Credit: George Danby

With all the problems we hear about elections and recounts, we all ought to be proud that Maine encourages and values voter participation and our Bureau of Elections handles recounts with absolute integrity.

Counting election ballots is an item on my bucket list. So when Lynne Williams of Bar Harbor lost the Nov. 6 election for Hancock County Judge of Probate by 57 votes out of 28,972 votes cast and asked the Bureau of Elections for a recount, I offered to be a counter for her.

The recount took place in Augusta on Nov. 28 and 29 at the offices of the Bureau of Election. I attended the recount on Nov. 29.

During Wednesday’s recount, Lynne had gained approximately 25 votes. The event took place in a rather small room given the number of people involved in the recount. There were six teams of counters, plus me supporting Williams and Joanne Eaton representing her opponent, William B. Blasidell, IV of Ellsworth, and a member of the Bureau of Elections, Ann Broucher.

Julie Flynn, longtime Bureau of Elections director, was present and managing the entire recount. Both candidates were also present. As recounts were tabulated, Flynn would brief both Blaisdell and Williams. The entire operation was accomplished without a single partisan comment. I had the feeling that everyone understood that our sole purpose was to ensure that the will of the voting public was accomplished.

The staff was professional, kind, and thoughtful. Flynn went out of her way to answer questions, which anyone had. The entire effort was flawless and accomplished the intended goal, which was to verify that the results of the election were accurate. In the end, Williams gained 32 votes, but still lost the election by 25 votes. When Flynn announced the result, there was no disagreement, and in fact Williams initiated a round of applause of appreciation for the enormous effort which had been displayed by staff and counters.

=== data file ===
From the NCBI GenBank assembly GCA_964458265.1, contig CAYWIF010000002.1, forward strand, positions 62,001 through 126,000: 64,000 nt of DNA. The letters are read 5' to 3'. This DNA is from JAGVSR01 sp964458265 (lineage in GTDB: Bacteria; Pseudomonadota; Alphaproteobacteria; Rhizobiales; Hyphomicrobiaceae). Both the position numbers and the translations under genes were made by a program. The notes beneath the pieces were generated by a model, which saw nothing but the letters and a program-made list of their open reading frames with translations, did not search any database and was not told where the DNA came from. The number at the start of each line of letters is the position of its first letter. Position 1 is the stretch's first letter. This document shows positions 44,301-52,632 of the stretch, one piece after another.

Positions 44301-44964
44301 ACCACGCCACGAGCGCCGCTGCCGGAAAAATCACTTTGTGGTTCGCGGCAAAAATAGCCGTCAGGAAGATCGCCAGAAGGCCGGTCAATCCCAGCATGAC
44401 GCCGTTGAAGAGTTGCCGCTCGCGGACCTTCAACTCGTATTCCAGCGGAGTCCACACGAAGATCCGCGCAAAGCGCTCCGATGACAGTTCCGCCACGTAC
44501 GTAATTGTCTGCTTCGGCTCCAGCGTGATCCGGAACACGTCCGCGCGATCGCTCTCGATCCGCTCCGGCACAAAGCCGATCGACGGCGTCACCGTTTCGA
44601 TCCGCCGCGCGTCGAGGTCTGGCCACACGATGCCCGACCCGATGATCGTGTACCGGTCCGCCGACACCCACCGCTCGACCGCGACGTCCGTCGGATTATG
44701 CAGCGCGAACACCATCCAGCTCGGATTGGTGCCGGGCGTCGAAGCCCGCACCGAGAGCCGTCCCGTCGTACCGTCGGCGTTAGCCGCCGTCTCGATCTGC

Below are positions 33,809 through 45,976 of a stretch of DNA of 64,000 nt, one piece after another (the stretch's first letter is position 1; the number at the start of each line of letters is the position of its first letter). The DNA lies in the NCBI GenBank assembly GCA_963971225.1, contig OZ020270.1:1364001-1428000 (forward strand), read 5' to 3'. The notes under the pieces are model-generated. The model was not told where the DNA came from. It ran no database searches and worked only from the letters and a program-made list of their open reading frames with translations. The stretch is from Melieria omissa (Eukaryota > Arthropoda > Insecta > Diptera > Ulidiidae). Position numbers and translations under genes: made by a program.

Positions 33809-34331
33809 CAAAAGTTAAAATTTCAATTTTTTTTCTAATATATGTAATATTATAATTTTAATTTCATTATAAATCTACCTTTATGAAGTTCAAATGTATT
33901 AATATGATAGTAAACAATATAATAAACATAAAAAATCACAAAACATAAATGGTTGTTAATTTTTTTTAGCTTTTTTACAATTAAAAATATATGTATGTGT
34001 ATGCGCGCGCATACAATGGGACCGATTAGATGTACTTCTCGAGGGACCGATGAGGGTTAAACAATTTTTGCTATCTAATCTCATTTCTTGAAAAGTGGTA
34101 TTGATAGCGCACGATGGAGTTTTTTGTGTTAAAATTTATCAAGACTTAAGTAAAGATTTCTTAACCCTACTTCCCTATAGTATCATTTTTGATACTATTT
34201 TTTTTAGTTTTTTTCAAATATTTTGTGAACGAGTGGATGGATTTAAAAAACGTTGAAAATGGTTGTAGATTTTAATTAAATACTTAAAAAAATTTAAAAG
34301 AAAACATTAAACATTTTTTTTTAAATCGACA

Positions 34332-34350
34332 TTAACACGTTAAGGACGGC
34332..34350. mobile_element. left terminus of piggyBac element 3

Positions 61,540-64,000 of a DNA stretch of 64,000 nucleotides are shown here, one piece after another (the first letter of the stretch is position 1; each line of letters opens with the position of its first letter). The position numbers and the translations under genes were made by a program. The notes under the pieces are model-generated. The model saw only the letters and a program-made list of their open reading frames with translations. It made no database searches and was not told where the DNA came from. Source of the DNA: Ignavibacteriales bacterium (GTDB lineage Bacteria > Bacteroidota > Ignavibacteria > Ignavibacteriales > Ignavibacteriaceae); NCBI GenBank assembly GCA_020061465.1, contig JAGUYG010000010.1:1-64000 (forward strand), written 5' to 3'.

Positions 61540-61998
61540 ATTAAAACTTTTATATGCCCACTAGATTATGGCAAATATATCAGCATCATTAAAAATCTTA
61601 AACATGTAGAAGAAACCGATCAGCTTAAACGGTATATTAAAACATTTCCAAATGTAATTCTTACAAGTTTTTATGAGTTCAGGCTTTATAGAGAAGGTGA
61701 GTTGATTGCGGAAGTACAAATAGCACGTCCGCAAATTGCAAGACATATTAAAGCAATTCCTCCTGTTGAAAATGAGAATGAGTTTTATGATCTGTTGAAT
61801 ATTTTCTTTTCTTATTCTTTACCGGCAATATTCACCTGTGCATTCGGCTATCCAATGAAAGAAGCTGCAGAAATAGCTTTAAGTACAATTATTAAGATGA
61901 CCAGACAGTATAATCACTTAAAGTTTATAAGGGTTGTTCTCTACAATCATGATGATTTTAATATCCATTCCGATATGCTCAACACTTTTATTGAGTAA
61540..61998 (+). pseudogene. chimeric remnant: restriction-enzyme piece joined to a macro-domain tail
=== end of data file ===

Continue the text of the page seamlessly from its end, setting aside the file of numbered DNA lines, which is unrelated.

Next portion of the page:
When all the ballots were refiled in the appropriate boxes, Bureau of Elections staff relocked padlocks and anti-tampering devices on each and every box while a member of the public recorded the numbers on the locks so that the integrity of the ballots is protected until the next recount for the Jared Golden/Bruce Poliquin 2nd Congressional District recount, which is scheduled to start on Thursday.

I was thrilled with the entire day’s efforts. This recount was done in a professional, uncontentious manner, void of any partisan conflict or comment.

Flynn said that some states do not count absentee ballots or ballots from our service people overseas, but Maine law requires that every ballot be counted as long as it was received by 8 p.m. on Election Day. Flynn gave great credit to the “mama bear” election clerks in each city and town, who were equally professional and took great care to ensure integrity of the voting process.

Given what we have read and hear about the efforts by other states legislatures to make it as difficult as possible to vote, I am so proud of our Maine Legislature, which has enacted election laws to encourage voting and try to make it easy and convenient for people to vote. I am equally proud of Flynn and her staff for their professionalism and commitment to honoring the integrity of each citizen’s vote. We have lots to be grateful for in Maine when it involves elections and recount practices. As Maine goes, so should the rest of the states.

Skip Greenlaw is a former state representative who lives in Stonington.